Almost every hobby that lets you evolve from a newbie to an expert implies learning hundreds of collocations within the first couple of months of intensive practice, which amounts to thousands if you continue for over a decade. Every time I meet someone who is interested in something I have not been exposed to much before, I end up frustrated because I do not get it what they are talking about time and again, and have to read a book or two, or explore a few websites to feel more or less on a par. As a case in point, I went on a tour this afternoon, the aim being to visit several private gardens the owners of which had won prizes in the Best Garden of the Year Contest. Most of my groupmates were landscape designers, and I was probably the only person who did not know the ropes. Those people kept asking questions, discussing landscape features, naming plants and ways of taking care of the latter, and there were dozens of other minor subtopics. There are lots of words I have to look up now in order to be able to explain to my family what they can see in the pictures I took in the gardens and nursery I visited several hours ago. Having said that, I would like to emphasize it that I am quite knowledgeable about horticulture and various plants, but that did not help much in conversations with the more experienced. Some of my questions were pathetically simple and followed the “what’s-that-brown-thingy” pattern.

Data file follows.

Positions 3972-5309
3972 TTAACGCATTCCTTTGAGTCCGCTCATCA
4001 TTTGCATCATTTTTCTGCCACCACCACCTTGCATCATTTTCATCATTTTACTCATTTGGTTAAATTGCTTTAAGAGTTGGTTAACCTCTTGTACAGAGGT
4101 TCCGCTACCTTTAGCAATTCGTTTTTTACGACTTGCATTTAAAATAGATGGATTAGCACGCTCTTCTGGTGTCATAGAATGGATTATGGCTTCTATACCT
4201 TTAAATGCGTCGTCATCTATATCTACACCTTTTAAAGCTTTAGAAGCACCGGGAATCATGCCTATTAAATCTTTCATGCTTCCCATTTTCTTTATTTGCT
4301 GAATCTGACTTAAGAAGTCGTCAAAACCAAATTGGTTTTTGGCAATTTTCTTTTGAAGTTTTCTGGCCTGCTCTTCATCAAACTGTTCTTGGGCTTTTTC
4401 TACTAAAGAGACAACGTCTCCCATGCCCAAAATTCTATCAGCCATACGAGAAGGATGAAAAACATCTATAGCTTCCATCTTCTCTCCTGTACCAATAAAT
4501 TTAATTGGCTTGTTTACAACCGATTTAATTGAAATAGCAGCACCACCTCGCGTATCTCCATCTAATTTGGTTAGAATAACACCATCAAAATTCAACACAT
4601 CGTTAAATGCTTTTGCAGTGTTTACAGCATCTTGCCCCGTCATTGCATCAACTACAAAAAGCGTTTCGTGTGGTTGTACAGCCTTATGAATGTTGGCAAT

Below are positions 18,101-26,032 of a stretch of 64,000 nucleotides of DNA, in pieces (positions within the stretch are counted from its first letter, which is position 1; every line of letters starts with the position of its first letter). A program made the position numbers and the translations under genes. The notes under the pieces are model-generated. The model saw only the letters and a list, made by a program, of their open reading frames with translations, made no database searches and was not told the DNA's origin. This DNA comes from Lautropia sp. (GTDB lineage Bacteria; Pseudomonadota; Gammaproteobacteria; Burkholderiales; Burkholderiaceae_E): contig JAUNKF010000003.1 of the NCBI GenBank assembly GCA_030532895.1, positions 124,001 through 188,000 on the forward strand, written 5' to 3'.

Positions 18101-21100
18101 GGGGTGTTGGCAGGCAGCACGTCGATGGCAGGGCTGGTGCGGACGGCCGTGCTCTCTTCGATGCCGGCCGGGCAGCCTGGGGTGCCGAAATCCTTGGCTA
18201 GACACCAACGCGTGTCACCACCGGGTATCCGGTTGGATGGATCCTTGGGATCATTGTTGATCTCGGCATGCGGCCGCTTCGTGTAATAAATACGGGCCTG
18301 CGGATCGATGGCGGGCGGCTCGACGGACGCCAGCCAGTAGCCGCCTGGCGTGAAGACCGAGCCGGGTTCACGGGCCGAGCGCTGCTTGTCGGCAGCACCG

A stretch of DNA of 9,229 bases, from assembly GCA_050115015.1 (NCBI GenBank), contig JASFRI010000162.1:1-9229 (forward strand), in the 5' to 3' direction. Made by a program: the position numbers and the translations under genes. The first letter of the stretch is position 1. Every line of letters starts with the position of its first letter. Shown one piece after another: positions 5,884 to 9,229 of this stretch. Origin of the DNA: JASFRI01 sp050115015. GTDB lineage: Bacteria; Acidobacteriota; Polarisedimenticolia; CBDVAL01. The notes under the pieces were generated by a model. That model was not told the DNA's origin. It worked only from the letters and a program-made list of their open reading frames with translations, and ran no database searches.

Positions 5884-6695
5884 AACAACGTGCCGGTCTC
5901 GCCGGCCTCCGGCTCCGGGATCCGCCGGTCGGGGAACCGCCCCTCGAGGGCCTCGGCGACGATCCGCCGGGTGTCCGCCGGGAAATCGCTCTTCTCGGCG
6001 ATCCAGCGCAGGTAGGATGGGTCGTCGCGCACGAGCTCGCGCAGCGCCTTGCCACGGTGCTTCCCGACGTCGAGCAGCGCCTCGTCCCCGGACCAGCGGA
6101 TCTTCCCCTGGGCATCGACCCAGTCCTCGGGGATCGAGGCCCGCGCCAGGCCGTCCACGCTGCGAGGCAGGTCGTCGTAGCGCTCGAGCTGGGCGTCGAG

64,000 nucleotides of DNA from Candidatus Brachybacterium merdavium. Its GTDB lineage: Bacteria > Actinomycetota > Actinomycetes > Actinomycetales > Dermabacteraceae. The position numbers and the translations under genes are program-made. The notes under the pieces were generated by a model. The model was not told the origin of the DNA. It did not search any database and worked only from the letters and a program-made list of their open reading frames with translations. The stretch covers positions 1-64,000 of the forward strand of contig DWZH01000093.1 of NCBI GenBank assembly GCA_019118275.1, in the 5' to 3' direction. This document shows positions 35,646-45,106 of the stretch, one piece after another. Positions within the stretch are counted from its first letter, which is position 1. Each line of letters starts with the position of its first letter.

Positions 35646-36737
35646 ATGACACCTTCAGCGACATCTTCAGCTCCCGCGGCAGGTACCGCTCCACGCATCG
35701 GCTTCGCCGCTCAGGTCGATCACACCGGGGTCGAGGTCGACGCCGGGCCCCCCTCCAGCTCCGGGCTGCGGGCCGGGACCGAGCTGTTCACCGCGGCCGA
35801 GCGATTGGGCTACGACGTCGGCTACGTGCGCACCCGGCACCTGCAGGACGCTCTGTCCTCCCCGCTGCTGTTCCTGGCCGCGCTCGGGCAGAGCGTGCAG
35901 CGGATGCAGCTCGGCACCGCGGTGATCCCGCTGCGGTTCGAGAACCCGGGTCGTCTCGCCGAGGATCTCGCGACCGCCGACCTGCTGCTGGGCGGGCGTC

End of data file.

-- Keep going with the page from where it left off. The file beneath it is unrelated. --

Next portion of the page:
Do we ever stop learning vocabulary?
31st July 2011
2 min read
(Last Updated On: 31st July 2011)
1st September 2008
1 min read